The ins and outs of tire inflation

Friday, April 28, 2006

Dear Tom and Ray: I am having a dispute with two of my three sons, and I would appreciate seeing what your solution is. Specifically, they claim that in order to increase traction on snow and ice, and even sand, one should remove air from the tires to increase the amount of rubber that touches the road surface. I, on the other hand, contend that this is a dangerous practice and that one should keep tires inflated to the manufacturer's recommendation, or perhaps even increase the pressure under the above conditions. Please tell me I'm correct. Doing all the cooking at deer camp hangs in the balance.

Tom

Ray: Put on your apron, Tommy boy.

Tom: Your sons are, technically, correct -- although as a practical matter, you can make a good case for leaving the tire inflation alone.

Ray: Here's the story. On a slippery surface, like ice, compacted snow or sand, the larger the contact patch on the ground, the more traction you'll get. And "flattening" the tire does give you a larger contact patch.

But here's the practical part of the problem: As soon as you get off the compacted snow, it IS dangerous to drive around with underinflated tires. So, unless you carry your own battery-powered air pump, this is not a practical thing for the average driver to do.

Tom: Let's say you're at deer camp. Overnight, it snows 6 inches and you have to drive out. You lower your tire pressure 10 or 15 pounds to give you more traction when you drive on top of this snow.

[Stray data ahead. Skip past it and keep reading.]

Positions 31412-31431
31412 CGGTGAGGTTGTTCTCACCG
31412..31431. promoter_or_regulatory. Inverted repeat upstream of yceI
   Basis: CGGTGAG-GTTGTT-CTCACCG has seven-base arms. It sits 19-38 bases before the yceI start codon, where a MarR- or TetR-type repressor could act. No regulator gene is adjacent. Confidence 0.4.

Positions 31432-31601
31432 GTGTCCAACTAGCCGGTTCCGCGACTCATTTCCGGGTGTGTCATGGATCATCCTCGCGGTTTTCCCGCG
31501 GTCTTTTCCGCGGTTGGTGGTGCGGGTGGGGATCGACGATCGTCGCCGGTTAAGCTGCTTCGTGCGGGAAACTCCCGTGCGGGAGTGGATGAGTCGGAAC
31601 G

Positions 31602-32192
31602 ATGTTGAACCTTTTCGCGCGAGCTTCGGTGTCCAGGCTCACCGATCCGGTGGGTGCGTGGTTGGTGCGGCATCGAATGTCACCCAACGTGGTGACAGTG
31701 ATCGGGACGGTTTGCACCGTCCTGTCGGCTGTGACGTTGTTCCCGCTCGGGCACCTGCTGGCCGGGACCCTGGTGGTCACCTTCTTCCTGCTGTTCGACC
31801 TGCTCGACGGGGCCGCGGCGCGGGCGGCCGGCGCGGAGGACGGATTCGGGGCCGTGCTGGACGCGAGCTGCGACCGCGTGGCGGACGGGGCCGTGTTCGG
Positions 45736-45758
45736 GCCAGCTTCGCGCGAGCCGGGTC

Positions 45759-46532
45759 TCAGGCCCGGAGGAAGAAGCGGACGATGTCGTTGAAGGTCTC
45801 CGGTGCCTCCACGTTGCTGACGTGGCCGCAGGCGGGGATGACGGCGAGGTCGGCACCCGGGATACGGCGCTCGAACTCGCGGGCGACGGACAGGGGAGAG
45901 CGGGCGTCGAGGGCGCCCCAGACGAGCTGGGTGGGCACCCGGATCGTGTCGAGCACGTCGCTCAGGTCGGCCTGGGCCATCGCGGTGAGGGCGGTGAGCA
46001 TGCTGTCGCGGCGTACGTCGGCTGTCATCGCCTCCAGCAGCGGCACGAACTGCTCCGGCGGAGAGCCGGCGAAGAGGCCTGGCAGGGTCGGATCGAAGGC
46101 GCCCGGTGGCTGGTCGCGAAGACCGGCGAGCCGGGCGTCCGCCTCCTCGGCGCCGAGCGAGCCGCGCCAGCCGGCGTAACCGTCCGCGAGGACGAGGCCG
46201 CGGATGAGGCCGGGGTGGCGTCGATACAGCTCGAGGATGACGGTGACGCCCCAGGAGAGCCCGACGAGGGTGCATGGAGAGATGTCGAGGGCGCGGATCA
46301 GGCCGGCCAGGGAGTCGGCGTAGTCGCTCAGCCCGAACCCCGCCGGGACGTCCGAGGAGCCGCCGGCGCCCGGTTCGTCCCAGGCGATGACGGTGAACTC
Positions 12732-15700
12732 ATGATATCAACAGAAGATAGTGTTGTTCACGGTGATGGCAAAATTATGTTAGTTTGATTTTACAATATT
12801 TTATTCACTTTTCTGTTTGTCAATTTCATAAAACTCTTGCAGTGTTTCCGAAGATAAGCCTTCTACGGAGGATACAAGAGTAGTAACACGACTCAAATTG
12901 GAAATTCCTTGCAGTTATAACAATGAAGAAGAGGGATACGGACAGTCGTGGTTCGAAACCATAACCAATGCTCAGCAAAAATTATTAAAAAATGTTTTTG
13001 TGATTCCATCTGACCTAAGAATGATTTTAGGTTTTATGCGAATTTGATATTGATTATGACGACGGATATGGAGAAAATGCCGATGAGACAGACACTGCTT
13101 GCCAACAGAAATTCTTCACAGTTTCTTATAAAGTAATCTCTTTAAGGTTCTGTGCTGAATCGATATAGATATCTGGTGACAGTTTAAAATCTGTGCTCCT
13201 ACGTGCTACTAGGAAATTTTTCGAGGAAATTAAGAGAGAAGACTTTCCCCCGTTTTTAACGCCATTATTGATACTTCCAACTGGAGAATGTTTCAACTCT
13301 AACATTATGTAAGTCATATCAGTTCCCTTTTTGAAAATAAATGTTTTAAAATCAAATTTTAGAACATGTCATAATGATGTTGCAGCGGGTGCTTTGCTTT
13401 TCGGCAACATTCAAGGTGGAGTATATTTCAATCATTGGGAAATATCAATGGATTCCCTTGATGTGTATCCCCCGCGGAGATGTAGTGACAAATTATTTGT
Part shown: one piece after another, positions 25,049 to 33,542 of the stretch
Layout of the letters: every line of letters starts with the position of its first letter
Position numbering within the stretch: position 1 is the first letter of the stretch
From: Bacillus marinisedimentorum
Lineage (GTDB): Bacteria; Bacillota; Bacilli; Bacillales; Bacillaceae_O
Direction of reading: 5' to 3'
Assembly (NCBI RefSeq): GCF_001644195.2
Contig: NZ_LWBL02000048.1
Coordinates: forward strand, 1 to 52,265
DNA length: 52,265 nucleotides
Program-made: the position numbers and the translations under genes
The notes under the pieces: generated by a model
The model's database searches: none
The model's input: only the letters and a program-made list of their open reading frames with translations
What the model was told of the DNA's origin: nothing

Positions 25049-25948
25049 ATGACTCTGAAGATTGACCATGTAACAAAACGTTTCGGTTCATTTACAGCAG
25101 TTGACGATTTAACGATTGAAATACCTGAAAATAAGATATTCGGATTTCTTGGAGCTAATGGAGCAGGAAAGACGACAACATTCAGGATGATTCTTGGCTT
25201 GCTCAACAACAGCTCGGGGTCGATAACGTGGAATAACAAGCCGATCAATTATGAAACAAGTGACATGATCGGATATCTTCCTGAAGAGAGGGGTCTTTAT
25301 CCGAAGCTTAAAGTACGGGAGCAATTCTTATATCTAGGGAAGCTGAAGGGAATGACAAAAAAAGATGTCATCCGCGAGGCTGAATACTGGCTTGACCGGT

Ray: But you get out to the highway, and there's no gas station, or no air available. And the highway has already been plowed. Then you're in a position where you're going to be driving at highway speeds with seriously underinflated tires. That not only compromises your handling, but increases the chances of an accident or rollover, because underinflated tires tend to overheat, and overheated tires explode.

Tom: There are two other points we should make. In snow, there ARE times when you don't want a wide rubber patch. Here's where you might be able to get the kids to at least peel some potatoes, Tom. If the snow is just a couple of inches deep, you'll usually do better with a normally inflated, narrower tire, which can bite through the snow down to the pavement, where the tire can get some real traction. That's why snow tires are often narrower than all-season or summer tires.

Ray: But there are no circumstances when overinflating the tires will help you get more traction. Overinflating leads to a narrower tread patch, less friction and less traction -- which is why it's associated with slightly higher fuel economy.

Tom: So, you guys are going to have to fight it out regarding who cooks at deer camp, Tom. But for your average Tom, Dick and Harry (your sons aren't named Dick and Harry, by any chance, are they, Tom?), it's best to stick to the manufacturer's recommendation for tire inflation, enjoy longs WALKS on the beach, and stay home and watch "Columbo" reruns when it snows.

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